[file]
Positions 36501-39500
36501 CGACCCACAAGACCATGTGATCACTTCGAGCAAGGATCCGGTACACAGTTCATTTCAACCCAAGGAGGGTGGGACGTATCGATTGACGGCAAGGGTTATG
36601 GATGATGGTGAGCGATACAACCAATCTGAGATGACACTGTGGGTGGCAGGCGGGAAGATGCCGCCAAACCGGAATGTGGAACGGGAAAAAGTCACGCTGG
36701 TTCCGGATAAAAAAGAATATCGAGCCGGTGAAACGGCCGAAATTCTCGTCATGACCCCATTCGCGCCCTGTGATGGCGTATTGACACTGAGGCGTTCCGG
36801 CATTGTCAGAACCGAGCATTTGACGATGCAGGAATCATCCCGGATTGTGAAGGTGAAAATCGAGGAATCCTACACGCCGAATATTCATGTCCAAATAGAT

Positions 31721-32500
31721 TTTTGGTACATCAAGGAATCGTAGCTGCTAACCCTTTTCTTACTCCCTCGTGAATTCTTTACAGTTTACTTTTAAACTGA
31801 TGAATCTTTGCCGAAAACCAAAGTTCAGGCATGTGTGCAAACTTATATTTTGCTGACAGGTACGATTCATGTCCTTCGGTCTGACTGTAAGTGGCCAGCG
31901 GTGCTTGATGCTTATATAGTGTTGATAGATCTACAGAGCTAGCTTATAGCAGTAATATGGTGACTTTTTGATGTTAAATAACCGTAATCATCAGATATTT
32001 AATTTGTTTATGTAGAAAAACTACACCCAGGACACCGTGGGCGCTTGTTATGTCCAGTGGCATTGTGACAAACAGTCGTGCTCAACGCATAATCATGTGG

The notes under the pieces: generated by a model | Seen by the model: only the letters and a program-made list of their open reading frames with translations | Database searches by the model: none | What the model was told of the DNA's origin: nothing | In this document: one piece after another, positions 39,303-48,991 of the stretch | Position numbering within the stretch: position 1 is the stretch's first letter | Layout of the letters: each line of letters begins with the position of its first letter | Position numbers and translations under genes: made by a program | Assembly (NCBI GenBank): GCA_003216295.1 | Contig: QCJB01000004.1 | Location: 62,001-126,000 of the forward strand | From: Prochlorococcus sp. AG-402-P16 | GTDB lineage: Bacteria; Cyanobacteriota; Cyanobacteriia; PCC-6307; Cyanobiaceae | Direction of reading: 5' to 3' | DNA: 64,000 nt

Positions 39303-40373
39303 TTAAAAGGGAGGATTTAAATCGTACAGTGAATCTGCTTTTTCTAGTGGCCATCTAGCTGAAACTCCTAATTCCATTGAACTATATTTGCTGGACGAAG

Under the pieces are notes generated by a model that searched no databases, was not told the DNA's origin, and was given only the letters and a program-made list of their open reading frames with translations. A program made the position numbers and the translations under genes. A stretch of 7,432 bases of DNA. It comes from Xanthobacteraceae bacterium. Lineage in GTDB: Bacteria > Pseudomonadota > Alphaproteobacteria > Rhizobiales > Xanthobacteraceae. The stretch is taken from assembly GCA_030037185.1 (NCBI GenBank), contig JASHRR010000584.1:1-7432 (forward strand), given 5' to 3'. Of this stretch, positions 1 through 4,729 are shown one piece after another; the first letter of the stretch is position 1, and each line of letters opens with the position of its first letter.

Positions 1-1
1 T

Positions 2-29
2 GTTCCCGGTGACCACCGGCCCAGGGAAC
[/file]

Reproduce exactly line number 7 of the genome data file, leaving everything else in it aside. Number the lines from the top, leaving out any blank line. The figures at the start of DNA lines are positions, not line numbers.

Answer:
31721 TTTTGGTACATCAAGGAATCGTAGCTGCTAACCCTTTTCTTACTCCCTCGTGAATTCTTTACAGTTTACTTTTAAACTGA